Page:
In general with rail tickets in the UK it is not so much about where you buy them as when you buy them and what restrictions you are prepared to have.
"advance" tickets can be significantly cheaper than "off peak" or "anytime" tickets but they must be bought in advance and they lock you into a specific train. They are also not available on all routes and are limited in number. Sometimes there can be multiple different advance fares for the same train with the cheapest ones selling out first.
"super off peak", "off peak" or "anytime" tickets will be the same price whenever you buy them and they aren't limited in number.
On some origin/destination pairs "super off peak", "off-peak" and "anytime" tickets may be further split by "route". A "route" may be an actual physical route or it may be an operator. Tickets limited to one route or operator can be a bit cheaper than tickets with route "any permitted" but are obviously less flexible.
"advance" tickets are always singles. "off peak", "anytime" and "super off peak" tickets can be either singles or returns. Return tickets can be either limited to the same day (e.g. "off-peak day return") or valid for a longer period (e.g. "off-peak return"). Sometimes, especially with off-peak tickets a return is only marginally more expensive than a single. Unfortunately on many shorter journeys "off-peak return" tickets are not available.
Note also that on routes where both are available "off-peak day return" tickets often have stricter time restrictions than "off-peak return" tickets. I have no idea what the time restrictions of off-peak singles are like.
There are both first class and standard class fares. Generally "off-peak" fares don't exist for first class. First class fares are generally substantially more expensive than standard class though occasionally the cheapest available fare for a journey will be a first class advance fare because all the standard class advance fares have sold out.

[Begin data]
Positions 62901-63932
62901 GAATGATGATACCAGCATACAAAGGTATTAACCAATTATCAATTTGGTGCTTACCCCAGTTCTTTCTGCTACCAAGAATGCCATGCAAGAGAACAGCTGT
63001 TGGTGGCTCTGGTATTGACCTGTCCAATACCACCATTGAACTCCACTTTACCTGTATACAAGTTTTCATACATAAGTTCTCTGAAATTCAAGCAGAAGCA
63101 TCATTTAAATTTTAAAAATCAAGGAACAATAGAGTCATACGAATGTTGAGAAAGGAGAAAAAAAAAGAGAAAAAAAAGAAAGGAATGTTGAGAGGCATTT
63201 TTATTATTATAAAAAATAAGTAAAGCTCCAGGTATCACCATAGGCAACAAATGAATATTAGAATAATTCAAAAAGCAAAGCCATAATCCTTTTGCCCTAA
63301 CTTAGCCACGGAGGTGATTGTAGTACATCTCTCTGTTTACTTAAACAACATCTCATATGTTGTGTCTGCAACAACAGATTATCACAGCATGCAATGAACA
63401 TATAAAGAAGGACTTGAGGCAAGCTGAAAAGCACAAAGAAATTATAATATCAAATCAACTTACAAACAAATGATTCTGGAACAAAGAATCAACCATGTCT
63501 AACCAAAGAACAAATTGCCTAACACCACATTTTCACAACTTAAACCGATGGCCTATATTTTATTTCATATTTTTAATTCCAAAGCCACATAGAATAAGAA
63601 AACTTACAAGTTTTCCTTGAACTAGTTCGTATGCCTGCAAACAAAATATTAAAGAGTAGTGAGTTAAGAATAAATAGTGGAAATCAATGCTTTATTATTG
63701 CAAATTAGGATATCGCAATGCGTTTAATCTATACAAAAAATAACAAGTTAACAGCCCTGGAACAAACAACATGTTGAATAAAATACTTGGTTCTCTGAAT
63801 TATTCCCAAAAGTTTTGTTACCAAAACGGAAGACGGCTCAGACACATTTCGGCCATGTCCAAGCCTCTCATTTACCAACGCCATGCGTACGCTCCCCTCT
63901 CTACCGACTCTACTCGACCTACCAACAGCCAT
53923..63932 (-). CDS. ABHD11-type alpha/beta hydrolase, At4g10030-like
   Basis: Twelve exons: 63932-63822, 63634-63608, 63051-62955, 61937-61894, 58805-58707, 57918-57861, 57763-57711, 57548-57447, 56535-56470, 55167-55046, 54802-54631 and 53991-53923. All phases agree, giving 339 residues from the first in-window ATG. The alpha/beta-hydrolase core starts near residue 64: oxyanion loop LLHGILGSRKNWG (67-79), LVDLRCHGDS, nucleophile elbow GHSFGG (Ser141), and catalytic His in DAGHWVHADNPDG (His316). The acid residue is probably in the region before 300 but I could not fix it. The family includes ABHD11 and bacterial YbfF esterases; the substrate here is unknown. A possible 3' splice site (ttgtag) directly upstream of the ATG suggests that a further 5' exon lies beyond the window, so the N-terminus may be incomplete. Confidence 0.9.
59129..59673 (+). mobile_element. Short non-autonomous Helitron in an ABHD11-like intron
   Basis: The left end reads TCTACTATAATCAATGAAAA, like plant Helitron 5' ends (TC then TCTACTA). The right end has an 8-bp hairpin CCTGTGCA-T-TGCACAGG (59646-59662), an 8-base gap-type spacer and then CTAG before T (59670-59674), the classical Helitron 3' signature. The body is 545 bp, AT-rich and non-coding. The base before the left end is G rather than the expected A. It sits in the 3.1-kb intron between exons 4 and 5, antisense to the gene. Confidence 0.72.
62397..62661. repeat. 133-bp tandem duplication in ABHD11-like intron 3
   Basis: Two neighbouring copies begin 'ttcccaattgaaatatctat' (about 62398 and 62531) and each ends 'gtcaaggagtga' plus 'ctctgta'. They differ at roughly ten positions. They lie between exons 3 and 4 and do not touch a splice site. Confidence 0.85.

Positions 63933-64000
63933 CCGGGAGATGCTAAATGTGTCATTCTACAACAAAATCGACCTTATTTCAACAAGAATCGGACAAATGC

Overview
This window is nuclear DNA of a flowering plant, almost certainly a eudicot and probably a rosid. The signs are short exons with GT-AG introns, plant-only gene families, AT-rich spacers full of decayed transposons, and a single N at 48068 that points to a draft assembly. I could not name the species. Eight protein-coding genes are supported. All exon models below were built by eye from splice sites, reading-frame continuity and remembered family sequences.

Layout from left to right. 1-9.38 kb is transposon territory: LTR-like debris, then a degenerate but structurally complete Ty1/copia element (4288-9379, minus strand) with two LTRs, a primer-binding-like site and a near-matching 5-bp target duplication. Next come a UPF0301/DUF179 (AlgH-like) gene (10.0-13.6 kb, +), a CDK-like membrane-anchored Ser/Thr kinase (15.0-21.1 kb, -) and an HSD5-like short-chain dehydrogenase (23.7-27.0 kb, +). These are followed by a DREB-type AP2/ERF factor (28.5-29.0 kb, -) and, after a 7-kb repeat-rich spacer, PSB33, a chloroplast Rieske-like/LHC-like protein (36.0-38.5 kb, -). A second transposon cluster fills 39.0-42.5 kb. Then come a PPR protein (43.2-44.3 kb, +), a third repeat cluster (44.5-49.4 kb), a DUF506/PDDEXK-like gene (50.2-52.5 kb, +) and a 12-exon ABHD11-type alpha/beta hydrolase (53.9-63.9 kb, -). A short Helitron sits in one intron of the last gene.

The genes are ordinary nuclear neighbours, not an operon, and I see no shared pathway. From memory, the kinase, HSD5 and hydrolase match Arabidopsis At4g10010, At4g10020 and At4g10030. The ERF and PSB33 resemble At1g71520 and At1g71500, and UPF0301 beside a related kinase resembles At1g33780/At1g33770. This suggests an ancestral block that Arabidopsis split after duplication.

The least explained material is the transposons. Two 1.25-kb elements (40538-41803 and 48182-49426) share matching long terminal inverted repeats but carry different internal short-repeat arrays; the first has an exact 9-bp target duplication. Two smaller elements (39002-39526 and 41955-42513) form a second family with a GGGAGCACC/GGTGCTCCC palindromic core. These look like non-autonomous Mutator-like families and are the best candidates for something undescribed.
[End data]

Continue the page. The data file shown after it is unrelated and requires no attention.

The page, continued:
If you look carefully on the websites they will usually tell you what exactly they are selling and let you choose tickets other than the cheapest available but they don't like to make it too obvious.
It is difficult to predict whether your plane will be on time or how long it will take to get through immigration and customs. So if you buy an advance ticket you will need to have substantial padding in your schedule. Personally I rarely buy advance tickets because I do not consider the cost saving to be worth the inflexibility and the extra waiting around.
Be careful when buying online, some sites (notably the trainline) will charge extra for "booking fees" or "delivery". These charges will be on top of the price for the ticket itself.
You can find the full list of possible tickets for your station pair at http://www.brfares.com/#!fares?orig=GTW&dest=BTN note that this site includes fares that are not available for the general public in addition to the regular publicly available fares.
It looks like advance tickets do exist but only for "southern" who operate a minority of the services on the route. If you are prepared to book in advance and add a lot of padding to your schedule to make sure you don't miss your train then this will be the cheapest option but I don't think sitting around for an extra hour or so is worth saving a fiver.
Given this is a journey from the airport I will assume you are not planing to return the same day. I'm not sure if you plan to return at all. I will also assume that you intend to travel standard class.
There are no "off peak single" or "off peak return" tickets on this route. There are some "anytime return" tickets but they cost the same as the equivalent pair of "anytime day singles". There are some "off peak day return" tickets but they are only worth buying if you actually intend to return on the same day.
So I would say your best bet is to wait until you get to the station, look at what trains are actually available then buy the most appropriate single ticket based on the train you actually plan to catch.
- If you plan to catch a "southern" or "gatwick express" train then you want the "anytime day single" route "any permitted". Cost £10.20
- If you plan to catch a "thameslink" train on a weekday then you want the "anytime day single" route "thameslink only". Cost £8.50
- If you plan to catch a "thameslink" train on a Saturday, Sunday or Bank holiday then you want the "super offpeak single" route "thameslink only". Cost £6.50